With its eclectic display tables bearing hand-covered diaries and printed archival boxes, the shop is an artfully curated shrine to the written word. “I grew up in Japan and I had a drawer of all my little paper items so I’ve always been stationery-oriented,” says founder and owner Julia Jeuvell. “I’m also French and at school we had our own fountain pens and I was really attached to them. I love to stock things that are really difficult to find and I’ve realised that I’m very suited to being a shopkeeper.”
One hand-printed paper depicting sumo wrestlers catches Monocle’s eye. “Those are Japanese and they’re single-panelled papers,” says Jeuvell. She points to two other examples (one €34, the other €68). “They have 20 layers. Everything needs to line up perfectly. It takes 10 years of training to be able to print like that.”
Almost everything in stock during Monocle’s visit is from smaller businesses, says Jeuvell, “and when you spend here, you’re choosing to put money into the livelihoods of a lot of companies in Europe”. It’s just as well that paper products are increasingly popular. “We’ve been in business for 10 years,” she adds. “We started with one employee and now we have 17.”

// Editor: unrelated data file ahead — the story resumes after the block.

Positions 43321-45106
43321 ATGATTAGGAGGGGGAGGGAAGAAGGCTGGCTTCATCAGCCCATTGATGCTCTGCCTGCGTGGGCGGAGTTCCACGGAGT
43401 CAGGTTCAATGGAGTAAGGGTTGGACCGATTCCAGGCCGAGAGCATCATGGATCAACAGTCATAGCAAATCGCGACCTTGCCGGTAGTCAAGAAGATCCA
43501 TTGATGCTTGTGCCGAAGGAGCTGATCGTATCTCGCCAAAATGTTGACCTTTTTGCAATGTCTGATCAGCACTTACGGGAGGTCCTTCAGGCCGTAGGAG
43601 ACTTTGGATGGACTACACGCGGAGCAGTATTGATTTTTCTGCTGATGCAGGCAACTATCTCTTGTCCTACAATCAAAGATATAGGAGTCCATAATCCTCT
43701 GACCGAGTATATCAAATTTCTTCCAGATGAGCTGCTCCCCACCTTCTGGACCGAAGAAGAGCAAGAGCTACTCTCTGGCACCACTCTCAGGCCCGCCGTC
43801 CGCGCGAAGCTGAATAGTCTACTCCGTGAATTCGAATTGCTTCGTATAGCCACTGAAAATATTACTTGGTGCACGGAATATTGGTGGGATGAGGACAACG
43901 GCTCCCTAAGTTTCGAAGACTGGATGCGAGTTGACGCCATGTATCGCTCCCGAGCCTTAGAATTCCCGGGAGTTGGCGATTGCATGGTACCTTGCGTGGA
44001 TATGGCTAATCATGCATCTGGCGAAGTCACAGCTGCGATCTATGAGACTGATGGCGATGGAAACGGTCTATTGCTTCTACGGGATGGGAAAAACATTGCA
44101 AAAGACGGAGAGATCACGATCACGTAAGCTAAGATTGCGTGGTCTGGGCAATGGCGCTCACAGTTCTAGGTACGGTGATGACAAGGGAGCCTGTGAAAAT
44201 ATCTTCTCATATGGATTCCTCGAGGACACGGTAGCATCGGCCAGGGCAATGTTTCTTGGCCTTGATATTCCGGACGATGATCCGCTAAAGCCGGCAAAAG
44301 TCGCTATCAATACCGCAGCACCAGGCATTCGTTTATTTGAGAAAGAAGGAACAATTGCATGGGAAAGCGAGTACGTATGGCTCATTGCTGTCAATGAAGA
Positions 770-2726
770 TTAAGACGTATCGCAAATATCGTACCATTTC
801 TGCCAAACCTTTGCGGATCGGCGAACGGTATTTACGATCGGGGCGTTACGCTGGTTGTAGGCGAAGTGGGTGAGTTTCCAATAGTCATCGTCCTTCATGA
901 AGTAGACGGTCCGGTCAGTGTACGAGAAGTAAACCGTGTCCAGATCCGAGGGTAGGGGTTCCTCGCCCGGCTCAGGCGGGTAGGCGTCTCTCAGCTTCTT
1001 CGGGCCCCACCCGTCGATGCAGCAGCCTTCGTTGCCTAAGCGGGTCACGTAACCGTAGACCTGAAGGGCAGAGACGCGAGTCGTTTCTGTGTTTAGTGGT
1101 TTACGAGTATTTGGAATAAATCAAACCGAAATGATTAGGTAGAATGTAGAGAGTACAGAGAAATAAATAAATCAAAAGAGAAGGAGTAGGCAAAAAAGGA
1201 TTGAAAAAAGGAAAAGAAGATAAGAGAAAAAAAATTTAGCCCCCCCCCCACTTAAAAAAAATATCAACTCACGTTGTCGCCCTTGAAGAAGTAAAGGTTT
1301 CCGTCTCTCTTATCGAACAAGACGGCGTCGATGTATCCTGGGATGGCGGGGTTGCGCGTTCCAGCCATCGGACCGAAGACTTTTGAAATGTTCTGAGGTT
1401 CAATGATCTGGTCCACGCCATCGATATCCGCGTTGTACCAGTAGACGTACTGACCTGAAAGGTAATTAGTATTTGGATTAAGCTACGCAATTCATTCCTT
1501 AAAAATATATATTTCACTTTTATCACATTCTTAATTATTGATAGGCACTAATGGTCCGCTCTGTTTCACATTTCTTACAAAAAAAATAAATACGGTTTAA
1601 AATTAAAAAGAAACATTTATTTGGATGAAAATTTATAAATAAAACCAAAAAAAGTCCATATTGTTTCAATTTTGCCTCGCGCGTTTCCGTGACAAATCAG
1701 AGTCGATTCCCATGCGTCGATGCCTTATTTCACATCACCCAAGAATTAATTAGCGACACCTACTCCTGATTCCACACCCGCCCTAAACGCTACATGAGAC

Trends that began during the pandemic, such as younger generations finding solace in journaling, are persisting. “In times of crisis, stationery has often been a safe haven for people’s feelings of insecurity about a world that is changing too quickly and technology that is too fleeting.”
Keeping an electric car charged in California can take you to some rather strange locations (writes Christopher Lord); I’ve scoured the eerie upper floors of many multi-storey car parks looking for a place to plug in and waited around more forlorn strip malls than I care to remember.
Right now, electrification in the US is having a Big Bang moment as new brands of electric cars, motorcycles and trucks enter the market. The means of charging this growing fleet, however, has simply not kept pace. In 2021, 608,000 plug-in vehicles were sold in the US – double the previous year’s number. And yet there are still only about 46,000 charging locations across the entire country.